One can only guess in this case whether this design was all created at the GMZ or whether Nahum Goodkin, its creator, could use some of the results from the remaining M-75 engines. It looks as if this second option is closer to the truth, because the centralization of the motorcycle industry in the USSR made it possible to transfer technology and whole builds from one plant to another.
The M-80 had the same running gear as М-72, and it was only somewhat changed and made more light-weight. The engine also resembled that of M-72 quite a lot, the only difference being that its cylinders and overhead valve ends replicated the BMW R75 structure.
М-72 from «Motorworld by V.Sheynov» collection
BMW R75 from «Motorworld by V.Sheynov» collection
Several samples of M-80 were manufactured, and they participated in competitions in the late 1940s (some remaining photographs bear evidence of this fact). In the summer of 1947 a famous racer Yevgueni Gringaut, the USSR Merited Master of Sports, set an absolute record on one of the M-80s: 172 km/h.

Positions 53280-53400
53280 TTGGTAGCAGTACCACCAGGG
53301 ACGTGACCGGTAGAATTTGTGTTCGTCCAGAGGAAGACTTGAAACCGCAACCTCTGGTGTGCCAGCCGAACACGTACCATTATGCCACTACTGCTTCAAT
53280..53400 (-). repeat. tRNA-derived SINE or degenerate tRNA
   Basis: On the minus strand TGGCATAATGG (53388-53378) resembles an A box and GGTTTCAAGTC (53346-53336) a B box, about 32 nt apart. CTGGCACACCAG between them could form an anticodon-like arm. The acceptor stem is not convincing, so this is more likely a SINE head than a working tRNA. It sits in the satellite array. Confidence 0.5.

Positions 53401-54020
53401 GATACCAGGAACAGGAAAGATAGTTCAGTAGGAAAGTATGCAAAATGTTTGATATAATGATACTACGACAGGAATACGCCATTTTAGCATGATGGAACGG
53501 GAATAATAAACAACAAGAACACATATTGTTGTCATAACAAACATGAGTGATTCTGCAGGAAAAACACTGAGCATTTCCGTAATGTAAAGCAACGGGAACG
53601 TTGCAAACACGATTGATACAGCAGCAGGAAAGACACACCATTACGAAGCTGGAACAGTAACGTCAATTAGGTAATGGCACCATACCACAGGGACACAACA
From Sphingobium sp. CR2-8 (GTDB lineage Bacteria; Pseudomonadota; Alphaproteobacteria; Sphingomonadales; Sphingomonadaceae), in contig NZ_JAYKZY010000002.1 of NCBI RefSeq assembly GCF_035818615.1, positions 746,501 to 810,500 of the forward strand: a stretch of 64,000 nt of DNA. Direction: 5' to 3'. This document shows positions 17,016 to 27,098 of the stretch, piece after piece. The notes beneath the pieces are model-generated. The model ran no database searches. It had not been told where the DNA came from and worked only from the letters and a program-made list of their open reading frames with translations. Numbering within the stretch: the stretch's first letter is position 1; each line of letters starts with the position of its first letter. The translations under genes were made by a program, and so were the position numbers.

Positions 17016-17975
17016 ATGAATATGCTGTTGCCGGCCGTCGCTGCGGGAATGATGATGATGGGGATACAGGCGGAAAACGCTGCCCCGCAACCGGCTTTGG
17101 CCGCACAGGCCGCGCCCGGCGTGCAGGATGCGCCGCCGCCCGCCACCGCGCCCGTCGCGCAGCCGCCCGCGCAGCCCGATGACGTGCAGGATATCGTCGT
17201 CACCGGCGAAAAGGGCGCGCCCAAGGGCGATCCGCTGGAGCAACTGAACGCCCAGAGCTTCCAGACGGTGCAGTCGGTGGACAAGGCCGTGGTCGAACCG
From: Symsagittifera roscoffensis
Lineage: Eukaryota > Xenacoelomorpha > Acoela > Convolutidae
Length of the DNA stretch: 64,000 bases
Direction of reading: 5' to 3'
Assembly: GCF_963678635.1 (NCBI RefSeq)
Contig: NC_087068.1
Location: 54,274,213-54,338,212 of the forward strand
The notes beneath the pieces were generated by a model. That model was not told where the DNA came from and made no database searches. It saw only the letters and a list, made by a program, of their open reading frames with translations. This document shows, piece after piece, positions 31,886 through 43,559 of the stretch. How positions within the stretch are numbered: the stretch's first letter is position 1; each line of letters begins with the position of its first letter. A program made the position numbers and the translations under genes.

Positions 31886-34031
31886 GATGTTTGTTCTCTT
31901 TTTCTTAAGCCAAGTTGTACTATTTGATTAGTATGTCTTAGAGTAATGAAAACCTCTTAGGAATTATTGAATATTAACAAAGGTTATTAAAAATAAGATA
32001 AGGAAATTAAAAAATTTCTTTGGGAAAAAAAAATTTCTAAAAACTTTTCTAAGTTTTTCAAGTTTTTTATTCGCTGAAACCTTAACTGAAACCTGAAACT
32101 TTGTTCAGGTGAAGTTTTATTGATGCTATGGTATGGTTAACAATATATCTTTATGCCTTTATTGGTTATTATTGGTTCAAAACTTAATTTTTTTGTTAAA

|Manufacturer||Gorky Motorcycle Plant, Gorky (USSR)|
|Years of manufacture||1946|
|Quantity produced, units||5|
|ENGINE AND TRANSMISSION|
|Engine capacity, cc||746|
|Bore and stroke, mm||78 x 78|
|Engine rating||40 h.p. at 6000 rpm|
|Carburetor||К-37 – 2 units|
|FRAME AND WHEELBASE|
|Frame type||Steel, tubular|
|Wheel size||Front wheel: 21 inches
Rear wheel: 20 inches
|Ground clearance, mm||
|Seat height, mm||
|Gas tank size, l|
|Maximum speed, km/h||